Dewormer's Effect on Scratches

If dewormer makes a horse's scratches disappear, there must be a parasitic reason.

Photo: Alexandra Beckstett, The Horse Managing Editor

Q. I have read several articles about scratches this year, and I never see the solution that without fail clears up my horses’ scratches. For my horses, if I deworm a couple of times with ivermectin/praziquantel a week or two apart, their scratches disappear. I don’t have to put any topicals on or scrape them off. I’m wondering why I have never read about this.

Donna Rupp, Orland Park, Illinois


A. First of all, scratches is a skin condition of the lower limbs sometimes caused by a pathogen, be it a virus, bacterium, fungus, or parasite. To answer your question it would help to know more about your horses. What type of environment do they live in, and how do these scratches cases present—is there a seasonal occurrence, or do they appear year-round? Where on your horses are they located? What type of horse do you have? This information would help with identifying the most likely explanation. However, here are a few possibilities for why you saw scratches relief after deworming.

Ivermectin has activity against nematodes, insects, and mites. If the scratches tend to disappear after ivermectin treatment, the explanation could be skin parasites. The most prevalent skin mite infesting horses is Chorioptes equi, which is very common in draft horse breeds with well-developed feathers (long fetlock hair). The mites live in the skin’s superficial layers and cause a chronic itchy dermatitis that often leads to lesions because the horses are scratching themselves. These mites primarily infest the legs, but can also be found elsewhere on the horse’s body. They are sensitive to ivermectin, but oral preparations rarely work because they do not distribute very well to the skin’s superficial layers.

In the insect category we have lice. There are two types of lice that infest horses. The most common is a chewing louse (Bovicola equi), which lives on the skin and eats skin debris. The less common type is a blood-sucking louse, Hematopinus asini. Both of these cause itching, which can lead to scratches. However, ivermectin is not very likely to be effective against the chewing louse, given its superficial location on the skin.

Then there are the worms. Summer sores are common in some areas of the United States and elsewhere. To my knowledge, Illinois is not a hot spot for summer sores, but that doesn’t mean they could not occur there. They have a characteristic granulomatous (chronically inflamed) presentation that rarely resembles simple scratches. They are caused by the Habronema stomach worm’s larvae. This parasite uses different kinds of flies as its intermediate host. These flies are attracted to wounds and deposit larvae in them. The chronic inflammatory condition that develops in the wound does not resolve until the larvae are effectively treated. Summer sores are quite seasonal in occurrence, and many horse owners struggle with lesions returning every year.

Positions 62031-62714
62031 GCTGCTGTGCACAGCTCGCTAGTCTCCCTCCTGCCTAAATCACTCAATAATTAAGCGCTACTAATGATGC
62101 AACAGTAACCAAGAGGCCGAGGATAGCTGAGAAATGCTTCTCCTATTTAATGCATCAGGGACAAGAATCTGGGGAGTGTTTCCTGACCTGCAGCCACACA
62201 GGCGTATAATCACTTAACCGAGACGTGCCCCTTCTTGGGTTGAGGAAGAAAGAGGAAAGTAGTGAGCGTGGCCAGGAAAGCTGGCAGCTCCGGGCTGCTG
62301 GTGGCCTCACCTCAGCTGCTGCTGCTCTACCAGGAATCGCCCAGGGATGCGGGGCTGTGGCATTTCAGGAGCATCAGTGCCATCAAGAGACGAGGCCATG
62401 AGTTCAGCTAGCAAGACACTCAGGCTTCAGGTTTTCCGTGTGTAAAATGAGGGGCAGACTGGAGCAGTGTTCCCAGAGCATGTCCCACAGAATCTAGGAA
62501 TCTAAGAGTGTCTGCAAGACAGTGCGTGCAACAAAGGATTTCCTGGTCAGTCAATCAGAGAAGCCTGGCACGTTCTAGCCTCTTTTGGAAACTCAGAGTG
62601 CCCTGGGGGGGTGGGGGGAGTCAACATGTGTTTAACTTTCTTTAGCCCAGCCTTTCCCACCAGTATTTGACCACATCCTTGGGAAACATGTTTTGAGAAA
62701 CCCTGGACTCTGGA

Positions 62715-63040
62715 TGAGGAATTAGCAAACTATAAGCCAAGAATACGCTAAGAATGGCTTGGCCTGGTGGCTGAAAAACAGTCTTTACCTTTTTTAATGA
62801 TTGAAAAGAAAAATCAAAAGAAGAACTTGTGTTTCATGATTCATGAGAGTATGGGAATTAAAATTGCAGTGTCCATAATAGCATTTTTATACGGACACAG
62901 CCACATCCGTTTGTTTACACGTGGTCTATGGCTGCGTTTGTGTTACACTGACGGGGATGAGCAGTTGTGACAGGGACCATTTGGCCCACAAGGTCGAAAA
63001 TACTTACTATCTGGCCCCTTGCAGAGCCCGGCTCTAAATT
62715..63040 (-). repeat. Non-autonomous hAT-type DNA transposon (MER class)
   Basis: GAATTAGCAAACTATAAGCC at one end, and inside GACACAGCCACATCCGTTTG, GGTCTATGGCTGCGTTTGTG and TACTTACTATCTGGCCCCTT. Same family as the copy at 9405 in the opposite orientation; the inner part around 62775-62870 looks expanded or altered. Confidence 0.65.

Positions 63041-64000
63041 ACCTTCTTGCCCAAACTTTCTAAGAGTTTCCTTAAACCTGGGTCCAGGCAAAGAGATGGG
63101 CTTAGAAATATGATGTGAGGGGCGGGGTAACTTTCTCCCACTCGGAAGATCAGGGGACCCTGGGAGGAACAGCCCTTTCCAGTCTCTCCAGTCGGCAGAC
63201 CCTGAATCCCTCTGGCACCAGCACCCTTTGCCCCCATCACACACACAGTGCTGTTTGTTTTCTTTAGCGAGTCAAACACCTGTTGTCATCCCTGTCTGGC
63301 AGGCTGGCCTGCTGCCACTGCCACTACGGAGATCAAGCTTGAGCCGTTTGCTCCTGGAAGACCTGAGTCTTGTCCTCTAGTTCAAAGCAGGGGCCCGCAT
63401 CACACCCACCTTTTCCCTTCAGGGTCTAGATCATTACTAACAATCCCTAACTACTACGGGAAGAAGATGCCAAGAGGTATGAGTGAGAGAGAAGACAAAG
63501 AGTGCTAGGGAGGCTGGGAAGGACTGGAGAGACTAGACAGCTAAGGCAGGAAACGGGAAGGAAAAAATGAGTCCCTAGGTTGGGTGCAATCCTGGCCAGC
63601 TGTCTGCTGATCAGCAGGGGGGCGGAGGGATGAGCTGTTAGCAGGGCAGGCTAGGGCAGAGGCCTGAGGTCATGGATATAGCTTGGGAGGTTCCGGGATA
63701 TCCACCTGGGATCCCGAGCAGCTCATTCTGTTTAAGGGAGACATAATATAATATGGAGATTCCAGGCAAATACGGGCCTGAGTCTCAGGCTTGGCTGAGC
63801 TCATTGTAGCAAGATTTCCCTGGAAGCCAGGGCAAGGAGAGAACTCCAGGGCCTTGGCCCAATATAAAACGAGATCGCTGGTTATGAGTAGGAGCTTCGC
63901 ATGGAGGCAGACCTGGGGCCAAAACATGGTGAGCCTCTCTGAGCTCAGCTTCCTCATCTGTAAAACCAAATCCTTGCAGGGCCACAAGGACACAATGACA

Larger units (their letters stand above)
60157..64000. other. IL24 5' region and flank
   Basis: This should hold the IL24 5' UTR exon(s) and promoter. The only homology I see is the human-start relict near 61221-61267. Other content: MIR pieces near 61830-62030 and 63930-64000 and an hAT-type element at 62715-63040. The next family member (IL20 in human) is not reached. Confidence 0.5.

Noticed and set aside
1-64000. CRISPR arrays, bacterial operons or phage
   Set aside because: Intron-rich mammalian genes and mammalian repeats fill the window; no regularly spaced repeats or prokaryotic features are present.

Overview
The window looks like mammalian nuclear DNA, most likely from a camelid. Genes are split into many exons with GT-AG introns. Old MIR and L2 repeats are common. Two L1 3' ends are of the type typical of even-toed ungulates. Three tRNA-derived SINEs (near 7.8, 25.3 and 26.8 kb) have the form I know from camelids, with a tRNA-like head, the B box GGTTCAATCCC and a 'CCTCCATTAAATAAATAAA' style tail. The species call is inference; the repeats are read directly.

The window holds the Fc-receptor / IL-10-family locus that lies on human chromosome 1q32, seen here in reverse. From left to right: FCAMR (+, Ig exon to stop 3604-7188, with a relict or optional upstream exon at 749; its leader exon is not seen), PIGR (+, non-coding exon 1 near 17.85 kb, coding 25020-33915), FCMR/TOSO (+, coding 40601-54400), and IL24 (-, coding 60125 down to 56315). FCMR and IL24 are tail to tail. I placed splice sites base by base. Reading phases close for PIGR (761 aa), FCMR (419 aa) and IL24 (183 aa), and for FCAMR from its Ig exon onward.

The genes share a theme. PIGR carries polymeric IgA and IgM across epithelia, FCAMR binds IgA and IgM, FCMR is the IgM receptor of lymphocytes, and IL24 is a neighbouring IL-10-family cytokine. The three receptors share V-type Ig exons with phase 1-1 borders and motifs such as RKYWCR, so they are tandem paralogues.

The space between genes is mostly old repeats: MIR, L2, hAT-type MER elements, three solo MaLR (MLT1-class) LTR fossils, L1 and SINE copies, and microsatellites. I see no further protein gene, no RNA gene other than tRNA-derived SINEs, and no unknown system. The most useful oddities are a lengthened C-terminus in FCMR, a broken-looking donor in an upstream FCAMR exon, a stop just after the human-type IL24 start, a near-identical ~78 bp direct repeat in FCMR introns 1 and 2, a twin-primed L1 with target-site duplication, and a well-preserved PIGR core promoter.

Other possible parasite causes are the filarial worms Parafilaria multipapillosa and the neck threadworm Onchocerca cervicalis. Parafilaria cause bleeding lesions in the skin, and larvae can be found in the blood. The neck threadworm causes a localized itching dermatitis along the neck and ventral chest regions. Veterinarians report that ivermectin has good efficacy against both of these.

In summary, there are a few potential explanations for your observations. If ivermectin makes those scratches disappear, there must be a parasitic reason. However, it is very unlikely to find a parasitic cause for every scratches lesion you find on your horses, and I do -encourage you to consider other explanations as well. It’s not likely that a dermatologist would have parasites on the top of his or her list of potential causes of skin scratches. It would be very useful to have some diagnostic work done and possibly find out what is going on with your horses. It always helps to know what you are treating, and depending on what you find there may be additional useful procedures to have in place to help reduce the incidence of these scratches.

Treating with ivermectin certainly would not be the first thing I’d suggest for scratches, but you could try it in cases where other treatments have failed.

About the Author

Martin Krarup Nielsen, DVM, PhD, Dipl. ACVM

Martin Krarup Nielsen, DVM, PhD, Dipl. ACVM, is an associate professor of parasitology and the Schlaikjer professor in equine infectious disease at the University of Kentucky's Maxwell H. Gluck Equine Research Center, in Lexington. His research focus includes parasite diagnostic measures and drug resistance. Known as a foremost expert in the field of equine parasites, Nielsen chaired the American Association of Equine Practitioners’ (AAEP) parasite control task force, which produced the “AAEP Parasite Control Guidelines.”

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